South Carolina Bankruptcy Lawyers
How a South Carolina Bankruptcy Lawyer May Help
The bankruptcy laws in South Carolina could significantly change your life if you're struggling to get rid of your debt.
Bankruptcy is designed to eliminate your debts, as well as ensure your home, livelihood and future are protected. Before you file, you may want to get information on which type of bankruptcy is right for you, as well as strategies to make sure to you take full advantage of the help offered.
That's why many people seek out the help of a local bankruptcy lawyer. Your lawyer can look at your case, explain how the laws apply and how to ensure your property gets full protection.
Find out more during a free case evaluation with a local South Carolina bankruptcy lawyer. Get your free review when you complete the form on this page or call, toll free, 877-833-2410.
Filing Bankruptcy In South Carolina
Filing bankruptcy isn't as simple as signing your name to a piece of paper. But if you're working with a South Carolina bankruptcy lawyer then most of the most difficult processes may be handled for you. While your lawyer deals with court meetings and filing deadlines, you can focus on getting your life back on track.
You will, however, have a few things to do, such as deciding which type of bankruptcy is right for you.
South Carolina laws give you two main bankruptcy options: Chapter 7 and Chapter 13. Each is designed to help you in different ways, and depending on your situation only one type may be a good fit for you. Chapter 7 bankruptcy
is often used by folks who need to clear their credit card bills fast. It's specifically designed to help folks who don't have much income, because you won't need to make any regular payments to make Chapter 7 work.
If you qualify to file based on the means test and meet the filing requirements, your debt relating to credit cards, medical bills and personal loans could be completely wiped out in just a few months.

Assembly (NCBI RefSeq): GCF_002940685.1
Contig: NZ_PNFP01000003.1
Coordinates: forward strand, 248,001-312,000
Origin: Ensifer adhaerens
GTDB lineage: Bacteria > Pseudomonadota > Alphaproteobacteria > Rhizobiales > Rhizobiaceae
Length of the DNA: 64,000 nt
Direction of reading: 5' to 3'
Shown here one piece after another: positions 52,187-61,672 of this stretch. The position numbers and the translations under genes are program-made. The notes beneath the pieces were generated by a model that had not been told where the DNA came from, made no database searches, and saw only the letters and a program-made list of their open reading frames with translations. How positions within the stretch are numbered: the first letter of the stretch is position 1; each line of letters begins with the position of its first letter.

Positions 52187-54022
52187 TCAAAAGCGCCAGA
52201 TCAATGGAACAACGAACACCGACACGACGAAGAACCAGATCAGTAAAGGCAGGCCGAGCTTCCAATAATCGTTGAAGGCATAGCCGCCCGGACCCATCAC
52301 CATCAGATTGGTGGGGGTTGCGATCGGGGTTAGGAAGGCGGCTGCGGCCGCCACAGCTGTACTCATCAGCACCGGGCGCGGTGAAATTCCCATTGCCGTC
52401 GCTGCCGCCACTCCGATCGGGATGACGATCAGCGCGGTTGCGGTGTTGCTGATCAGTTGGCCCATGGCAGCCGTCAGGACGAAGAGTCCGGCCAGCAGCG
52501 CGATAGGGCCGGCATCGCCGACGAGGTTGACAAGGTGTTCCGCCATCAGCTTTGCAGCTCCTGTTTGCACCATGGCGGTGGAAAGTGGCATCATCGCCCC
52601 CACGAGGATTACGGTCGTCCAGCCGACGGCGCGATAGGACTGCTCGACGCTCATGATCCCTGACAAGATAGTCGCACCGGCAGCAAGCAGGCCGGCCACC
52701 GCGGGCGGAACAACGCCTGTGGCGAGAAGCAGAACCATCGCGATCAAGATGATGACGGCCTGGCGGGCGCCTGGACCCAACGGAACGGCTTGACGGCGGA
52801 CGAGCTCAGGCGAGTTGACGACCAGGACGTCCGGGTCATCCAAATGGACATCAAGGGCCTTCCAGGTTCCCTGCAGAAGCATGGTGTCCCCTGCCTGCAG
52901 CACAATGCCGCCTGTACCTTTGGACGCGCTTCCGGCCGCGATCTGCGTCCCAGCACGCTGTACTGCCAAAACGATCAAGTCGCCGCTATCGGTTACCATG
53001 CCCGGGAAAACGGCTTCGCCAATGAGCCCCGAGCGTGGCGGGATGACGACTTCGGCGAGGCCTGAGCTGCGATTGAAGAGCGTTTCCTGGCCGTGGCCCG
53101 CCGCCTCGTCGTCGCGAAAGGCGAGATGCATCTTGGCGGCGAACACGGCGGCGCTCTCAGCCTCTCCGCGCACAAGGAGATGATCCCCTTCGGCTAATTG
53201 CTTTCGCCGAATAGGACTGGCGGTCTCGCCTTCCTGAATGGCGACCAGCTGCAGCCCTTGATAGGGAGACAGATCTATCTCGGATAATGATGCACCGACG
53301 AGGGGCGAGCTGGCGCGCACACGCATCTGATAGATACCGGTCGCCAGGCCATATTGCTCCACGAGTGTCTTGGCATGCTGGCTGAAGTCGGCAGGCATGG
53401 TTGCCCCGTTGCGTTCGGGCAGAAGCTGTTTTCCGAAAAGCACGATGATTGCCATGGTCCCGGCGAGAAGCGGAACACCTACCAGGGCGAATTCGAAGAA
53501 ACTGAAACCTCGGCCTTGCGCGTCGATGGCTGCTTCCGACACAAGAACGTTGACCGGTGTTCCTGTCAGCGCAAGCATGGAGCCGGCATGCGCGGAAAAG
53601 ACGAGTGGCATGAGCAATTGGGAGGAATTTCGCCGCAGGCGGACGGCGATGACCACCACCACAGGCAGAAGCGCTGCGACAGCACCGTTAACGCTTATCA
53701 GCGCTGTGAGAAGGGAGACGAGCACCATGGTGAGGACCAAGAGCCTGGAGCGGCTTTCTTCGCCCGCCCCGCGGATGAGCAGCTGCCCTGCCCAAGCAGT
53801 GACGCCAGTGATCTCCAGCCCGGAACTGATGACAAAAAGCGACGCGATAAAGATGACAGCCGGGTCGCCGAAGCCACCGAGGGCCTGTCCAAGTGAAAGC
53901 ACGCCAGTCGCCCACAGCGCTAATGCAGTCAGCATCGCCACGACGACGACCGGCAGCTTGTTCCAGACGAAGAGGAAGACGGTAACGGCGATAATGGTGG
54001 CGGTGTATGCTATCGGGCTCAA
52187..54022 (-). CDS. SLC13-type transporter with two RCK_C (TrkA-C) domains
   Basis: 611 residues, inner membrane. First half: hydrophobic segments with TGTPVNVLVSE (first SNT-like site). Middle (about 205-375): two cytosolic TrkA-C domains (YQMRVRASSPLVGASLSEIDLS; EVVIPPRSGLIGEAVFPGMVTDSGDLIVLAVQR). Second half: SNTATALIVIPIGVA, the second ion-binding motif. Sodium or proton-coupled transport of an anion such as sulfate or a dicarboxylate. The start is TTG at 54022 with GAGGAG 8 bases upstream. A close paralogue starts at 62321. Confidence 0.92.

And, using the South Carolina Chapter 7 exemptions, you may be able to fully protect important property. Thanks to exemptions, there is rarely a forced a sale in a Chapter 7 case. The exemptions outline the amount and types of property that are fully protected. In South Carolina, exemptions include:
- $50,000 for your homestead, or more if multiple owners
- 100 percent of earnings for personal services
- $5,000 for one motor vehicle
- Up to $4,000 for household furnishings, goods, clothing, appliances, books, animals, crops and musical instruments
- $1,000 in jewlery
- $5,000 for cash and liquid assets
- $1,500 for any implements, professional books or tools of the trade
- 100 percent of all professionally prescribed health aids
However, if you need to eliminate debt from your home mortgage and car loans, then a Chapter 13 bankruptcy may be a better fit. Chapter 13 offers the strongest protections for your home, cars and other property.
Chapter 13 takes longer than a Chapter 7 case, and you will need to have some regular income so you can make monthly payments to your trustee. However, during the entire time of your filing you should be under the protection of the automatic stay, which is a powerful court order that protect filers from foreclosure, repossession, lawsuits and creditor harassment.
Talk to a South Carolina Bankruptcy Lawyer
Your bankruptcy lawyer can fully explain how Chapter 7 and Chapter 13 laws apply to you. Your lawyer may also work with you to ensure you get the full protection of things like exemptions and the automatic stay.
During a free case evaluation with a South Carolina bankruptcy lawyer you can get information on how the process works, and how the laws may help you get rid of your debt.
Then, once you have all the information you need, you can make a decision about the best way to protect your future.
Get your free case evaluation with a local South Carolina bankruptcy lawyer when you complete the free form on this page. Or, call toll free 877-833-2410 and we'll connect you right away.
Laws may have changed since our last update. For the latest information on your state's bankruptcy laws, speak to a local bankruptcy lawyer.